Ocean acidification studied by former Narooma local

Former Narooma area local Sam Noonan is a marine biologist looking at the topical issue of ocean acidification.

The documentary “Acid Ocean” shown recently on SBS Television about this scary scenario featured Sam, a marine biologist working at the Australian Institute of Marine Science.

Sam, whose mother is a Tilba resident, was apparently instrumental and heavily involved with the documentary and was also recently featured in an article in the Seattle Times.

Sam was raised in the Tilba district, attended Central Tilba Area School and then Narooma High until the end of Year 9,

He finished his high schooling at boarding school in Canberra in 2002.

Sam Noonan moved to Townsville in 2006 to pursue studies in marine biology at James Cook University, he blinked, and it was almost eight years later!

“I have been working at the Australian Institute of Marine Science for a little over three years now as a part of a research team that mainly focuses on the ecological effects of ocean acidification on coral reefs, and I work on the corals themselves mainly,” he said.

“We also conduct research on the effects of land-use practices, including run-off of fertilisers and pesticides, sediments from land clearing etc., on the Great Barrier Reef, but the acidification research takes up most of my time.

“I am lucky enough to travel up to PNG twice a year to visit the CO2 bubble sites that featured in the documentary.”

He said ocean acidification occurred as the world’s oceans absorb carbon dioxide from the atmosphere.

“It’s the same scientific law – Henry’s gas law – that causes a can of Coke to go flat after it is opened,” he explained.

“The Coke inside an unopened can is saturated with carbon dioxide but it is unable to escape until you open the can.

“Once opened, it fizzes out as the dissolved carbon dioxide in the Coke equals the amount that is in the atmosphere.

“The reverse is occurring in the world’s ocean’s; as carbon dioxide is put into the atmosphere, more is dissolved into the oceans to maintain the equilibrium.

“Given the amount of atmospheric carbon dioxide is increasing, this problem is projected to be exacerbated into the future.”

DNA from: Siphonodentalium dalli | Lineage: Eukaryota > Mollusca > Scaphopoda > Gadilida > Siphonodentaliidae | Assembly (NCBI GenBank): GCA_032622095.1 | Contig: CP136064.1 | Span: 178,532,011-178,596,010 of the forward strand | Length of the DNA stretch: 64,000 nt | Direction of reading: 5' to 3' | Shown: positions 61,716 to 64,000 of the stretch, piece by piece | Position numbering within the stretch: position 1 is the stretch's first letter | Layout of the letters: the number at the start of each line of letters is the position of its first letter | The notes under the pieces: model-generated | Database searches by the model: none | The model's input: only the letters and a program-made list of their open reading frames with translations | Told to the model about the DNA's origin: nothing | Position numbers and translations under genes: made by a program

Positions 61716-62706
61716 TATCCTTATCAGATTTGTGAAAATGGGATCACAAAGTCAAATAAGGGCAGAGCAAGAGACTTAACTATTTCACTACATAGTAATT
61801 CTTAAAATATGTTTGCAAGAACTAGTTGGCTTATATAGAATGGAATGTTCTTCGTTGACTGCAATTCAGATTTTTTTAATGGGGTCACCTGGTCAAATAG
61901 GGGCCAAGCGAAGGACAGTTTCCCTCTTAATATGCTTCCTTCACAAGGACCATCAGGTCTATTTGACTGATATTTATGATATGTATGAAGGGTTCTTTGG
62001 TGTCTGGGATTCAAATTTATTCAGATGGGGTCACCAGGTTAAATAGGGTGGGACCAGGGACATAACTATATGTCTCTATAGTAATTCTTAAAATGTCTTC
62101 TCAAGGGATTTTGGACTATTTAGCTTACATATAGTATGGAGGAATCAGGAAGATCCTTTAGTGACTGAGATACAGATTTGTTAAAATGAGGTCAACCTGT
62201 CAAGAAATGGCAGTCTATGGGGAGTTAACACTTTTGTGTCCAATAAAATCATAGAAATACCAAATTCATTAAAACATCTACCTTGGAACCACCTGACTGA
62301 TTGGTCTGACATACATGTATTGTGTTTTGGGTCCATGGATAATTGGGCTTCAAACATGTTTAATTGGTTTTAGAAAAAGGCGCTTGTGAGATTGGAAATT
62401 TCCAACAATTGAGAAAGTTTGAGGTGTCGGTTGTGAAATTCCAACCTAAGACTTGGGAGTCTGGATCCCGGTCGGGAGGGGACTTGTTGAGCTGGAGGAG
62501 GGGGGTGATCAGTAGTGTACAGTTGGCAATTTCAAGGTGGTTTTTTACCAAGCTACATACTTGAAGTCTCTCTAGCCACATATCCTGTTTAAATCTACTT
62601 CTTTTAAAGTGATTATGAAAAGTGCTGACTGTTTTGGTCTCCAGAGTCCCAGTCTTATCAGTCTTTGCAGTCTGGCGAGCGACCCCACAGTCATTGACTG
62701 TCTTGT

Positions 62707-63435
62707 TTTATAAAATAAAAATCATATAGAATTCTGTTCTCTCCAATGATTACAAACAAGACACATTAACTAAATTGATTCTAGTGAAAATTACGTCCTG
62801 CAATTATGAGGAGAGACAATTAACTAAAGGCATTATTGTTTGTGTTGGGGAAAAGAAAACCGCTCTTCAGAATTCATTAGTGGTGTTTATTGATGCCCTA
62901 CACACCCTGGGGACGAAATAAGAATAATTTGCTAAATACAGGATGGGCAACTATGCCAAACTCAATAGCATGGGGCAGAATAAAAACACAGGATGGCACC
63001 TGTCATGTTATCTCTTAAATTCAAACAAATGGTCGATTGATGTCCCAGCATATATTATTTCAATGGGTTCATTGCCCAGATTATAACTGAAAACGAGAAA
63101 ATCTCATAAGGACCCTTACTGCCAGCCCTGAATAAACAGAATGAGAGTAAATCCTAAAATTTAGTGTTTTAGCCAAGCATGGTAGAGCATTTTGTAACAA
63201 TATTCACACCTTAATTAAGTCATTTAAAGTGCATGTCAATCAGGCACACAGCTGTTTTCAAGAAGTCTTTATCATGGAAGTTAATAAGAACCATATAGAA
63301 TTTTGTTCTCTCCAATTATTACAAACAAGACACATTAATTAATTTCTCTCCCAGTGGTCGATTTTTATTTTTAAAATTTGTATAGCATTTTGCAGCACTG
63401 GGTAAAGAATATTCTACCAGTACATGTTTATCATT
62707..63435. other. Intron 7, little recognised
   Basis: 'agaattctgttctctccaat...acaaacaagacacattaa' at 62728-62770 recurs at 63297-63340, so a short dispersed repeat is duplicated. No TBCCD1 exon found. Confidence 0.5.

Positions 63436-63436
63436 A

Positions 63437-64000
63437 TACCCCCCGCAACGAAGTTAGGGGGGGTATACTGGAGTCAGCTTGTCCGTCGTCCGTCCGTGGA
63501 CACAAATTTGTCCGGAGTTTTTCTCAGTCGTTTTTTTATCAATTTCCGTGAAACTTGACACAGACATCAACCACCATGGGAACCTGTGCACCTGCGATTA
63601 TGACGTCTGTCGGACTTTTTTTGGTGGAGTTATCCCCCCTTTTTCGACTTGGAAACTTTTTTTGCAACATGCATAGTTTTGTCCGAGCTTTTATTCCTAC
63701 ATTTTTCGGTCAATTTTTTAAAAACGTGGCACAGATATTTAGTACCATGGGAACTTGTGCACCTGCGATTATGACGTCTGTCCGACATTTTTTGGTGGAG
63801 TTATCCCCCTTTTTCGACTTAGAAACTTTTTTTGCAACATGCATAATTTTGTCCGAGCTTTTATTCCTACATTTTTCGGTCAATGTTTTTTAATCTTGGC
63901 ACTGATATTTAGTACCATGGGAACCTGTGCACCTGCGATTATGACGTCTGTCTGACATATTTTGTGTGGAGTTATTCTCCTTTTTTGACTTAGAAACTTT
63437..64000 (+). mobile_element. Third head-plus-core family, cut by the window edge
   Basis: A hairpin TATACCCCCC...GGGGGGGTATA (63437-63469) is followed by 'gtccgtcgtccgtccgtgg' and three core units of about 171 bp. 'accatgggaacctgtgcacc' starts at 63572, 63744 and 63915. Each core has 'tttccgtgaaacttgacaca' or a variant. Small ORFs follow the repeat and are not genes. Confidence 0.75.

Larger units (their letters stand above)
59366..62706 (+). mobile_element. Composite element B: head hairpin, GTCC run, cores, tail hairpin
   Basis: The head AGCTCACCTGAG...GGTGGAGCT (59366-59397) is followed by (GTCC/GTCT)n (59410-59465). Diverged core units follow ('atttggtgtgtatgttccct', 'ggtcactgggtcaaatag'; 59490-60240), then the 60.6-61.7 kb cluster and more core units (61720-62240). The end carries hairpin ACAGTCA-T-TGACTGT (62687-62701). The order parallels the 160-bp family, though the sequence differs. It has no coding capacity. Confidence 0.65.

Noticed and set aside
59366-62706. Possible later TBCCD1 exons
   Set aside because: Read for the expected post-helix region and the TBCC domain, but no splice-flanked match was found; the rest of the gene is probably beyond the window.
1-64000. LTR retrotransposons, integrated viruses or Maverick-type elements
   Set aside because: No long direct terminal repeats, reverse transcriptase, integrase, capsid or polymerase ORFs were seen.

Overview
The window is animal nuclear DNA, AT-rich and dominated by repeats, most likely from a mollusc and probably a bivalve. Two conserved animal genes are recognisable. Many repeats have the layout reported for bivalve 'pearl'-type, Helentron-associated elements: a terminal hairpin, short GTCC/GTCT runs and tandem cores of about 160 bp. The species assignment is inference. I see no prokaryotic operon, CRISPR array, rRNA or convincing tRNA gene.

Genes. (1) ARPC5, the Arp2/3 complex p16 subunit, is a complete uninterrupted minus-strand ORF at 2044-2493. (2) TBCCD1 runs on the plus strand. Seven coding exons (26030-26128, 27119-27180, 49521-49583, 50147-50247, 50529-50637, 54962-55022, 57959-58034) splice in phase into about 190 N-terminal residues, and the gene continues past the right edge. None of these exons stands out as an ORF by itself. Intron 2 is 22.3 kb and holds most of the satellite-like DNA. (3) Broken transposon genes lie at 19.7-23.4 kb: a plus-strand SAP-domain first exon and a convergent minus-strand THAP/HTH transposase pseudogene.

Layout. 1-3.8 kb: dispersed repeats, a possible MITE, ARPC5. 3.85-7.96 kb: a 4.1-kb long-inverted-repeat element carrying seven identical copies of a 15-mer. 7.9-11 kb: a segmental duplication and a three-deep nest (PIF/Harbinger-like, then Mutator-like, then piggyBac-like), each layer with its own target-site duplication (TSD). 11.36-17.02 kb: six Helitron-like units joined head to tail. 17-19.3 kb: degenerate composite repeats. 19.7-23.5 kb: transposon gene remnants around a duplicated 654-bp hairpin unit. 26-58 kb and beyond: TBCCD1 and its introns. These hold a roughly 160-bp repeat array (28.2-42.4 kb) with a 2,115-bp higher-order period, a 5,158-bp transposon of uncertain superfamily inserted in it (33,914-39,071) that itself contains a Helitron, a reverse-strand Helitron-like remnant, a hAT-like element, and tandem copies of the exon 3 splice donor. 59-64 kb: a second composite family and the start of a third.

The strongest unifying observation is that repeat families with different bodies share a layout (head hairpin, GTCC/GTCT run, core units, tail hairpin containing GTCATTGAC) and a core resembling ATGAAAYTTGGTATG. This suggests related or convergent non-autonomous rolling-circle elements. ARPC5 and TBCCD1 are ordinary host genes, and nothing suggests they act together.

The Australian Institute of Marine Science researchers are using the bubble sites in Papua New Guinea as a kind of window to the future to see what may be install for coral reefs in the coming decades.

Sam said the gas at the bubble sites was more than 99 per cent pure carbon dioxide and they were the only such sites known on coral reefs in the world.

“Having access to these sites, where the reef is otherwise the same as others in the area, allows us to study ecological processes that are not able to be replicated in the lab,” he said.

“There is a gradient of seawater pH at the bubble sites and we restrict our work to areas with values expected by the IPCC before the end of the century.

“That being said, ocean acidification is not just a future problem, as the changes have already been rigorously documented.

“We’re just trying to find out what will become of coral reefs in the future to try and prevent things from getting too bad.”

The documentary “Acid Ocean” can still be viewed online at SBS On Demand.

The GetUp organisation meanwhile is calling this Sunday, November 17 a “National Day of Climate Action” and local youth leader Ben Potter us organising one of the “Climate Catch Up” at Bar Beach, Narooma on that day.

Ocean acidification is one of the concerns held by Ben and the other local GetUp members.

It is hoping tens of thousands of Australians will show their support for stronger action on climate change by participating in the National Day of Climate Action.

Find out more and RSVP to a local event in your area by clicking on https://www.getup.org.au/climate

At every Climate Catch Up, GetUp members will be wearing bright, heatwave-coloured clothes and they’ll be taking photos on the day to show that they’re all part of one, nationwide movement of people asking for stronger action on climate change.

Stan Gorton, Narooma News, 14 November 2013. Article.

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